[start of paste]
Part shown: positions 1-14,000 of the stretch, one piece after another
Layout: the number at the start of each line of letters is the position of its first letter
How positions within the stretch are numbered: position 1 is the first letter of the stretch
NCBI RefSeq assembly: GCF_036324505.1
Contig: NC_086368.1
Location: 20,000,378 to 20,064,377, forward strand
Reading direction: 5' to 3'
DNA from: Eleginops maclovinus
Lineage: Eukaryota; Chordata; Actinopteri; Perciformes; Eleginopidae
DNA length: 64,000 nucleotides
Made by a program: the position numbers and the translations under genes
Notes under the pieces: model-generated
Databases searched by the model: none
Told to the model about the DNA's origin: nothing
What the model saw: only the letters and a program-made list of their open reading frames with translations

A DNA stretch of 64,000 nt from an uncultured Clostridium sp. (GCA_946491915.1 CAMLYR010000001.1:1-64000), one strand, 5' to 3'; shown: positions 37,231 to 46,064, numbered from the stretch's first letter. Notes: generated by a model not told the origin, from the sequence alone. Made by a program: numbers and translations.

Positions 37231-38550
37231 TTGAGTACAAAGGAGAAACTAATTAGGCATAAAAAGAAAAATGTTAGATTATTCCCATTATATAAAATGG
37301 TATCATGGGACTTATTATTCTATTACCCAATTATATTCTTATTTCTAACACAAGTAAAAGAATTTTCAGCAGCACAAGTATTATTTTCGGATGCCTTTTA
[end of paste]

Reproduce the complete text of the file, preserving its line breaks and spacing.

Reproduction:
Part shown: positions 1-14,000 of the stretch, one piece after another
Layout: the number at the start of each line of letters is the position of its first letter
How positions within the stretch are numbered: position 1 is the first letter of the stretch
NCBI RefSeq assembly: GCF_036324505.1
Contig: NC_086368.1
Location: 20,000,378 to 20,064,377, forward strand
Reading direction: 5' to 3'
DNA from: Eleginops maclovinus
Lineage: Eukaryota; Chordata; Actinopteri; Perciformes; Eleginopidae
DNA length: 64,000 nucleotides
Made by a program: the position numbers and the translations under genes
Notes under the pieces: model-generated
Databases searched by the model: none
Told to the model about the DNA's origin: nothing
What the model saw: only the letters and a program-made list of their open reading frames with translations

A DNA stretch of 64,000 nt from an uncultured Clostridium sp. (GCA_946491915.1 CAMLYR010000001.1:1-64000), one strand, 5' to 3'; shown: positions 37,231 to 46,064, numbered from the stretch's first letter. Notes: generated by a model not told the origin, from the sequence alone. Made by a program: numbers and translations.

Positions 37231-38550
37231 TTGAGTACAAAGGAGAAACTAATTAGGCATAAAAAGAAAAATGTTAGATTATTCCCATTATATAAAATGG
37301 TATCATGGGACTTATTATTCTATTACCCAATTATATTCTTATTTCTAACACAAGTAAAAGAATTTTCAGCAGCACAAGTATTATTTTCGGATGCCTTTTA